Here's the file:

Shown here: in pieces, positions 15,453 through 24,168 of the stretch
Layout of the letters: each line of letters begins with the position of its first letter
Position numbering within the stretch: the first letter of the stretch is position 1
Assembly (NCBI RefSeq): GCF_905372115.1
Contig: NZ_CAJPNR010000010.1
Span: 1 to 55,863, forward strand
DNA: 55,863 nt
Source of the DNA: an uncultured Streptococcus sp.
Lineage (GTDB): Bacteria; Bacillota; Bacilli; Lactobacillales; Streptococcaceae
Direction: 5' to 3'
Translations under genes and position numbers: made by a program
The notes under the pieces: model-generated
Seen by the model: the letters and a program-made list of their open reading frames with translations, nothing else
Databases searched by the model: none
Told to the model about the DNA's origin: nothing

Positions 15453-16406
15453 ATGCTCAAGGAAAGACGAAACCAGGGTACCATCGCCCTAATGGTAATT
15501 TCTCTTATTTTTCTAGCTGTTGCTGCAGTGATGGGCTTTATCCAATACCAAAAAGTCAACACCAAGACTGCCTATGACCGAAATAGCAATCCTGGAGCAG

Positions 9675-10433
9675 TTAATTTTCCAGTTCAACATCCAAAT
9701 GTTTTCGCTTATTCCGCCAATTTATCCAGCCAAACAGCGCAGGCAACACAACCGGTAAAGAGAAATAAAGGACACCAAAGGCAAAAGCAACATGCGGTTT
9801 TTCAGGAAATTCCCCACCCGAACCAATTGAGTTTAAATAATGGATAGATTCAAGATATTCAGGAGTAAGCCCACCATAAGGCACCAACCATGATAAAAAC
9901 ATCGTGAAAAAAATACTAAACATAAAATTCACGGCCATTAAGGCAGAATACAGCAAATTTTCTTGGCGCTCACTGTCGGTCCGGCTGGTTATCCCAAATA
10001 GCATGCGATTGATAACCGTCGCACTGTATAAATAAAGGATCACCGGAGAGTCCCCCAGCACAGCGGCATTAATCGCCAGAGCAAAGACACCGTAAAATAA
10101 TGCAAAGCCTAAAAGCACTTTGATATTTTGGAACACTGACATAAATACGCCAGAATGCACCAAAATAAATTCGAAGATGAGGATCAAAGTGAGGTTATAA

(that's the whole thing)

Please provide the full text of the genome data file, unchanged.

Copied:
Shown here: in pieces, positions 15,453 through 24,168 of the stretch
Layout of the letters: each line of letters begins with the position of its first letter
Position numbering within the stretch: the first letter of the stretch is position 1
Assembly (NCBI RefSeq): GCF_905372115.1
Contig: NZ_CAJPNR010000010.1
Span: 1 to 55,863, forward strand
DNA: 55,863 nt
Source of the DNA: an uncultured Streptococcus sp.
Lineage (GTDB): Bacteria; Bacillota; Bacilli; Lactobacillales; Streptococcaceae
Direction: 5' to 3'
Translations under genes and position numbers: made by a program
The notes under the pieces: model-generated
Seen by the model: the letters and a program-made list of their open reading frames with translations, nothing else
Databases searched by the model: none
Told to the model about the DNA's origin: nothing

Positions 15453-16406
15453 ATGCTCAAGGAAAGACGAAACCAGGGTACCATCGCCCTAATGGTAATT
15501 TCTCTTATTTTTCTAGCTGTTGCTGCAGTGATGGGCTTTATCCAATACCAAAAAGTCAACACCAAGACTGCCTATGACCGAAATAGCAATCCTGGAGCAG

Positions 9675-10433
9675 TTAATTTTCCAGTTCAACATCCAAAT
9701 GTTTTCGCTTATTCCGCCAATTTATCCAGCCAAACAGCGCAGGCAACACAACCGGTAAAGAGAAATAAAGGACACCAAAGGCAAAAGCAACATGCGGTTT
9801 TTCAGGAAATTCCCCACCCGAACCAATTGAGTTTAAATAATGGATAGATTCAAGATATTCAGGAGTAAGCCCACCATAAGGCACCAACCATGATAAAAAC
9901 ATCGTGAAAAAAATACTAAACATAAAATTCACGGCCATTAAGGCAGAATACAGCAAATTTTCTTGGCGCTCACTGTCGGTCCGGCTGGTTATCCCAAATA
10001 GCATGCGATTGATAACCGTCGCACTGTATAAATAAAGGATCACCGGAGAGTCCCCCAGCACAGCGGCATTAATCGCCAGAGCAAAGACACCGTAAAATAA
10101 TGCAAAGCCTAAAAGCACTTTGATATTTTGGAACACTGACATAAATACGCCAGAATGCACCAAAATAAATTCGAAGATGAGGATCAAAGTGAGGTTATAA